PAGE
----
Evolving resistance patterns of Streptococcus pneumoniae: a link with long-acting macrolide consumption?

J Chemother. 1999 Feb;11 Suppl 1:35-43. doi: 10.1179/joc.1999.11.Supplement-2.35.


The Alexander Project indicates an increase in the prevalence of S. pneumoniae resistance to macrolide antibiotics. In some centers, the prevalence of S. pneumoniae macrolide resistance exceeds that of penicillin resistance. Centers with a high level of macrolide resistance tend to also have high levels of penicillin resistance. Antimicrobial use may be an important driver of resistance. The application of pharmacodynamic concepts suggests that bacterial exposure to low and prolonged concentrations of macrolides may have a role in the selection of resistance. Analysis of macrolide prescribing and resistance patterns indicates a correlation between increasing macrolide resistance and the increased use of newer, long-acting macrolides, although further study is required to investigate the causality of this correlation. In order to attempt to prevent the further spread of resistance, antibiotic choice should maximize the opportunity for bacterial eradication.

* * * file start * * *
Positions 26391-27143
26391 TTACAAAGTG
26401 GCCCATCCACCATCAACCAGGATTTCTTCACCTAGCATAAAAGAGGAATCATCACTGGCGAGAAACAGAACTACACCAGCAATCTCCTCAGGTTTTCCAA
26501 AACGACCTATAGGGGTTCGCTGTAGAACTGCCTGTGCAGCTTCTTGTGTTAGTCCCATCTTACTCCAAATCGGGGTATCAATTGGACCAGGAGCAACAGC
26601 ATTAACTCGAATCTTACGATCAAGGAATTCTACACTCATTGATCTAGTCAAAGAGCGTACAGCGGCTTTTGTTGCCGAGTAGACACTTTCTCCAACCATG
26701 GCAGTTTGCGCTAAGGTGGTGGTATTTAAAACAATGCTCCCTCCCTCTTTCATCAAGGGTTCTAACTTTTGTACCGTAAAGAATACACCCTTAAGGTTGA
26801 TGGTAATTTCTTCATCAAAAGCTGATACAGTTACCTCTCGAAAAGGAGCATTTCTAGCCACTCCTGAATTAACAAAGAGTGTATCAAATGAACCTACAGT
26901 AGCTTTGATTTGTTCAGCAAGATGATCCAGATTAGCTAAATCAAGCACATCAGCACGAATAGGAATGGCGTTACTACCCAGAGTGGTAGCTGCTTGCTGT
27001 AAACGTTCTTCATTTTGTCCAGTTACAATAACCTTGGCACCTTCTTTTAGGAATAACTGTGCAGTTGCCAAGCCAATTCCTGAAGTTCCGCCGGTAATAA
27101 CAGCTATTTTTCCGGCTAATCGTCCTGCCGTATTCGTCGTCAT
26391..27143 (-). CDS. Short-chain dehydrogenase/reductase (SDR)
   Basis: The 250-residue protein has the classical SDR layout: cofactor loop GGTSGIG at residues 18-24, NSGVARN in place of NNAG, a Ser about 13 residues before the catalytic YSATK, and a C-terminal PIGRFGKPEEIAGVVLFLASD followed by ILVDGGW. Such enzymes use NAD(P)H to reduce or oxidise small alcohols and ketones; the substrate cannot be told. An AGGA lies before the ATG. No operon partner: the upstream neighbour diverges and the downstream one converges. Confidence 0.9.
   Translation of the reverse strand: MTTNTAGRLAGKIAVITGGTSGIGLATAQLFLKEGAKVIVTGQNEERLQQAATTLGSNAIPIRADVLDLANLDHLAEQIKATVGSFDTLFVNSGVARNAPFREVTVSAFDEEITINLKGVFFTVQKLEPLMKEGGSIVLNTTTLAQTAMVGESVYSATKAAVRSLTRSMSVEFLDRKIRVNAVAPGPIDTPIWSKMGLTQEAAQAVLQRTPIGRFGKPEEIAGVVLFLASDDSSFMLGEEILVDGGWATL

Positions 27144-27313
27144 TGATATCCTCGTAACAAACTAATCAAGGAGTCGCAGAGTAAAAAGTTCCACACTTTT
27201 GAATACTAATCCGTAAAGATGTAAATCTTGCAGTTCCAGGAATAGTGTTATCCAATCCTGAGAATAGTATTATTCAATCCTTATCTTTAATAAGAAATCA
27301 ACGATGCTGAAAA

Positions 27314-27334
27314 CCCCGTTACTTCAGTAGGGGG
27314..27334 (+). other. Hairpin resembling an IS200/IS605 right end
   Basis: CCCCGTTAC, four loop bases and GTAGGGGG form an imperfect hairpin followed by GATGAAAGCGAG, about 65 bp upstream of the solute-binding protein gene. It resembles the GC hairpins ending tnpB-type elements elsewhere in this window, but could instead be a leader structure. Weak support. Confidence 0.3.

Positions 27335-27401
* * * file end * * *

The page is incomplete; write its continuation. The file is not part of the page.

MeSH terms

  • Adolescent
  • Adult
  • Aged
  • Anti-Bacterial Agents / administration & dosage*
  • Anti-Bacterial Agents / pharmacology*
  • Anti-Bacterial Agents / therapeutic use
  • Child
  • Child, Preschool
  • Drug Administration Schedule
  • Drug Resistance, Microbial
  • Female
  • Global Health
  • Humans
  • Infant
  • Infant, Newborn
  • Macrolides
  • Male
  • Middle Aged
  • Pneumococcal Infections / drug therapy*
  • Population Surveillance
  • Prevalence
  • Streptococcus pneumoniae / drug effects*
  • Time Factors


  • Anti-Bacterial Agents
  • Macrolides